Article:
Who cares about the stuff anyway?
I just returned from four weeks with my new Mongolian family of Өлзий, Өлзийбүгэн and their children Учрал, Хонгор зүл, Энхзүл and Мөнхзүл. Even though you might like to know who the family is, if the food was terrible and where I went to the toilet, I will first write about stuff to get it out of my system. Because in their case, a rich life with little stuff is not about the stuff at all.
Why is not about the stuff? Because they do not care much about their things. When I asked them to visually organize their priorities, tools were important but ger and furniture made it last place. Even though tools were vital they did not receive special treatment. You could see it for yourself: the saw lying in the rain, a knife constantly disappearing and reappearing behind the sofa, between the trash or on the bottom of a barrel; an older sister’s shirt firmly tied into a knot to make it fit; sandals repaired with broad plastic tape; last year’s schoolbooks used to start fire and my English to Mongolian sketch torn up to make a note.
Why aren’t they careful with the not-so-many things they have? I want to come back for a decent interview but I am going to have a stab at it: hands and other factors are much more important than special equipment, I would even say that their equipment is not special at all. Their tools are sturdy but the rest is cheap and/or wonky.
Only a few items really matter. When I asked the family which personal belongings mattered to them, they had a very telling answer. It was the family car. Very few things are seen as private possessions. The youngest child does have a Barbie that is hers, but almost everything is used by anybody whenever they want to. I asked two of the children about things that only belonged to them. The boy called Учрал named his clothes – because there was no one to share them with – and when I persisted, ten year old Энхзүл came up with something that was entirely hers: her knowledge. Eat that.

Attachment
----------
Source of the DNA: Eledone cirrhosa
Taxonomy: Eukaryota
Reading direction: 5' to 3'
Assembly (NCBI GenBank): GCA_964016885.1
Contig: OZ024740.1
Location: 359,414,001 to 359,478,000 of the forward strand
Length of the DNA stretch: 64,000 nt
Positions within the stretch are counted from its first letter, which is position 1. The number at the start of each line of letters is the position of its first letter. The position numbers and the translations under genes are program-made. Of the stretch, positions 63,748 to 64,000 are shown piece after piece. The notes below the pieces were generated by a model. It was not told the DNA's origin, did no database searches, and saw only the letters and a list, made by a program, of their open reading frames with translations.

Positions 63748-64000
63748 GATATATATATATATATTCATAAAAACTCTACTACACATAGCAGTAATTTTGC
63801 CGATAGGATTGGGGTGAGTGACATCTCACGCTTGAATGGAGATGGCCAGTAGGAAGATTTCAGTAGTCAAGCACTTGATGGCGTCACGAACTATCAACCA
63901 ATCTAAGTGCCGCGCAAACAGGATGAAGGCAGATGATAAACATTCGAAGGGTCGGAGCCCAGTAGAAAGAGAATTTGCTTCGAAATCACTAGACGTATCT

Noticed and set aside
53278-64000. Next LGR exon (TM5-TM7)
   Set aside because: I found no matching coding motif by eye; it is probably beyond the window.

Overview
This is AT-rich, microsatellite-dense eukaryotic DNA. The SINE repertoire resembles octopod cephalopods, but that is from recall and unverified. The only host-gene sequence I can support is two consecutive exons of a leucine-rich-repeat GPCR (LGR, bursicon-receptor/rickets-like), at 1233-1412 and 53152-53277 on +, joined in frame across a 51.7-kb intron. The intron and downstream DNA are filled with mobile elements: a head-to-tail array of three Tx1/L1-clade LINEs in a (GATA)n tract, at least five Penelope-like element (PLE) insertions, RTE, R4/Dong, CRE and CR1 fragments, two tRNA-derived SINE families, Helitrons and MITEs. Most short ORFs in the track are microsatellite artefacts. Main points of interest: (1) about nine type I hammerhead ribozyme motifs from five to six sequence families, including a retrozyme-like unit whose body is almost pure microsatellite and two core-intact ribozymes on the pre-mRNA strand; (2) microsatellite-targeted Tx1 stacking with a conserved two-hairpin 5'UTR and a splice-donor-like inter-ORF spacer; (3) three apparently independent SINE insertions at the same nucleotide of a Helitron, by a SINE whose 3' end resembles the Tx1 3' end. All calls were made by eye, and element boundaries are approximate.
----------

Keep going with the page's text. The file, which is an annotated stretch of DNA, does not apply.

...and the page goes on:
Their equipment is not special at all. You may have noticed that ax, rope, knife and bucket are pretty universal. Only the saddle, the stove and the wok are special to my western eyes. This means that you could start up a farm with a trip to Ikea and a hardware store.
There are almost no fit-for-purpose tools, designed to pull the rope through that tiny hole, mash the potatoes evenly or slaughter the animal in an extra fast way. No, it is done with a special twist of the hands, a piece of wood/rolling pin and a pocket knife plus bowl. All members of the family are excellent innovators as they will use anything for whatever they need, not necessarily what it was designed for. Moogtzuls earrings are a good example: trip to the woods + Moogtzul + tape = earrings.
Their tools are sturdy and the rest is cheap. Creative use of equipment is fine when it is of good quality or without moving parts. If it is made of an age old material like wood or leather it is best. This is because they have knowledge of past generations about the limitations and possibilities of the material, as well as tacit knowledge of years of working with it. A lot of fancy stuff will not survive the creative treatment. I slowly removed my headlamp from the family pool because at least one person tied it as if it were rope. It was too fragile and elastic band is a material that is not often used.
The cheap availability of new products such as clothing from China, plastic furniture such as stools, and nylon rope, does not inspire great care. You can replace them any time. If you think that my family was not materialistic, you are right. If you think that they are beyond consumerism, think again. Buying and disposing of such consumer items seemed to be done without any concern of lifespan, environment, fair trade or all the fancy stuff that I spend quite a lot of time on. I cringed to see the amount of packaged food and the lovely ditch that the plastic ended up in. That however will be another story.
I think that usefulness is the key to understand their attitude. They do care about beauty when going out, they do enjoy my headlamp and their blow torch because it makes life easier but these things are bonus and temporary. When the gas from the blow torch ran out they lit the fire with paper and smaller chunks of wood. At some point in the future someone would buy a new gas can, but who knows when? When the children got new clothes they were happy. When it tore they pulled a face, called the culprit a bad person and then shrugged. At the farm, looks or smart design matter very little. Does the color bleach? Who cares as long as you can wash away the animal poo. Are there holes in the linoleum? Fine if you don’t trip over it, this is the summer ger where everything gets dirty and broken anyway.
This attitude feels liberating to a (sometimes) prudent person who cherishes her tongue brush next to her tooth brush for its slightly better ability to clean. That drawing that was torn up? It wasn’t a good one anyway and I think the children sensed that. Looking pretty? Just like the family I had a few sets of clothes that I put away for special occasions. That skirt that tore? Well, what do you do. Silk and cotton mixes are not suitable for the country site. If I care that much I can find another. Who cares about looks when you are feeling alive?
Who cares about stuff when there are so many more interesting things in life anyway? Let’s move on to other stories as I am finding out why.